As Rajneesh himself did not speak in public during this period and until October 1984 gave few interviews, his secretary and chief spokesperson Ma Anand Sheela (Sheela Silverman) became, for practical purposes, the leader of the commune.[3] She did little to defuse the conflict, employing a crude, caustic and defensive speaking style that exacerbated hostilities and attracted media attention.[3] On September 14, 1985, Sheela and 15 to 20 other top officials abruptly left Rajneeshpuram.[3] The following week, Rajneesh convened press conferences and publicly accused Sheela and her team of having committed crimes within and outside the commune.[3][9] The subsequent criminal investigation, the largest in Oregon history, confirmed that a secretive group had, unbeknownst to both government officials and nearly all Rajneeshpuram residents, engaged in a variety of criminal activities, including the attempted murder of Rajneesh's physician, wiretapping and bugging within the commune and within Rajneesh's home, poisonings of two public officials, and arson.[3][10]

Convair 240 of Air Rajneesh which was used to transport passengers and cargo to the enclave

Sheela was extradited from Germany and imprisoned for these crimes, as well as for her role in infecting the salad bars of several restaurants in The Dalles (the county seat of Wasco County) with salmonella, poisoning over 750 (including several Wasco County public officials) and resulting in the hospitalization of 45 people. Known as the 1984 Rajneeshee bioterror attack, the incident is regarded as the largest germ warfare attack in the history of the United States. These criminal activities had, according to the Office of the Attorney General, begun in the spring of 1984, three years after the establishment of the commune.[3] Rajneesh himself was accused of immigration violations, to which he entered an Alford plea. As part of his plea bargain, he agreed to leave the United States and eventually returned to Poona, India. His followers left Oregon shortly afterwards.

The legal standing of Rajneeshpuram remained ambiguous. In the church/state suit, Federal Judge Helen J. Frye ruled against Rajneeshpuram in late 1985, a decision that was not contested, since it came too late to be of practical significance.[11] The Oregon courts, however, eventually found in favor of the city, with the Court of Appeals determining in 1986 that incorporation had not violated the state planning system's agricultural land goals.[11] The Oregon Supreme Court ended litigation in 1987, leaving Rajneeshpuram empty and bankrupt, but legal within Oregon law.[11][12] The Big Muddy Ranch was sold. Currently, a Christian youth camp, Washington Family Ranch, operated by Young Life, and the Big Muddy Ranch Airport are located there.[13]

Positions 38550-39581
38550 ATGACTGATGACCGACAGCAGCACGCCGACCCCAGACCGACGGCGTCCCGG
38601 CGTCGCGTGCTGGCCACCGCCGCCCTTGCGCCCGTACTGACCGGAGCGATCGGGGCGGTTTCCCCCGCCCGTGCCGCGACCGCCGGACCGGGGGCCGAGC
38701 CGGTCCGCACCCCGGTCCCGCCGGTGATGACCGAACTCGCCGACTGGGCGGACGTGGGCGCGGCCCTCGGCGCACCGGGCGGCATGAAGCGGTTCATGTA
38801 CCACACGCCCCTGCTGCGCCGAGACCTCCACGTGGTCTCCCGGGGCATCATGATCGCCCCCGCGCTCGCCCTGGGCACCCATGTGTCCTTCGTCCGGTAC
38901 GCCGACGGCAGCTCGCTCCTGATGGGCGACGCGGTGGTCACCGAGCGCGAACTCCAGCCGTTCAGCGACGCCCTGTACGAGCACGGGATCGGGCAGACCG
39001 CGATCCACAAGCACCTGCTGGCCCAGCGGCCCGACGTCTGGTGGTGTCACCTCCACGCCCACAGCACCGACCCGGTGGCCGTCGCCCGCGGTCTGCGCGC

See also[edit]

Citations[edit]

  1. ^ Consumer Price Index (estimate) 1800–2014. Federal Reserve Bank of Minneapolis. Retrieved February 27, 2014.
  2. ^ Richardson 2004, pp. 481–486
  3. ^ a b c d e f g h i j k l m n o p q r s t u v w x y z aa ab Latkin 1992, reprinted Aveling 1999, pp. 339–342
  4. ^ Ken Forster, in The Stamp Magazine (London, England), February 1985, p. 84
  5. ^ Carter 1987, reprinted in Aveling 1999, pp. 182, 189
  6. ^ Carter 1990, p. 187
  7. ^ Dohnal 2003, p. 150
  8. ^ Carter 1990, p. 203
  9. ^ Carter 1990, p. 230
  10. ^ Carter 1990, p. 237
  11. ^ a b c Abbott 1990
  12. ^ 1000 Friends of Oregon v. Wasco County Court, 703 P.2d 207 (Or 1985), 723 P.2d 1039 (Or App. 1986), 752 P.2d 39 (Or 1987)
  13. ^ "Rajneesh — The Ranch Today". The Oregonian (Oregon Live). April 1, 2011. Retrieved July 9, 2011. 

References[edit]

  • Abbott, Carl (February 1990), Utopia and Bureaucracy: The Fall of Rajneeshpuram, Oregon, Pacific Historical Review (University of California Press) 59 (1): 77–103, JSTOR 3640096 .
  • Aveling, Harry (ed.) (1999), Osho Rajneesh and His Disciples: Some Western Perceptions, Delhi: Motilal Banarsidass, ISBN 81-208-1599-8 . (Includes studies by Susan J. Palmer, Lewis F. Carter, Roy Wallis, Carl Latkin, Ronald O. Clarke and others previously published in various academic journals.)
  • Lewis, James R.; Petersen, Jesper Aagaard (eds.) (2005), Controversial New Religions, New York: Oxford University Press, ISBN 0-19-515682-X .
  • McCormack, Win (1985), Oregon Magazine: The Rajneesh Files 1981–86, Portland, OR: New Oregon Publishers, Inc. . ASIN B000DZUH6E
  • Palmer, Susan J.; Sharma, Arvind (eds.) (1993), The Rajneesh Papers: Studies in a New Religious Movement, Delhi: Motilal Banarsidass, ISBN 81-208-1080-5 .
  • Quick, Donna (1995), A Place Called Antelope: The Rajneesh Story, Ryderwood, WA: August Press, ISBN 0-9643118-0-1 .
  • Richardson, James T. (2004), Regulating Religion: Case Studies from Around the Globe, New York, NY: Luwer Academic/Plenum Publishers, ISBN 0-306-47887-0 .
  • Shay, Theodore L. (1985), Rajneeshpuram and the Abuse of Power, West Linn, OR: Scout Creek Press . ASIN B0006YPC9O

External links[edit]

Coordinates: 44°49′54″N 120°29′06″W / 44.831667°N 120.484928°W / 44.831667; -120.484928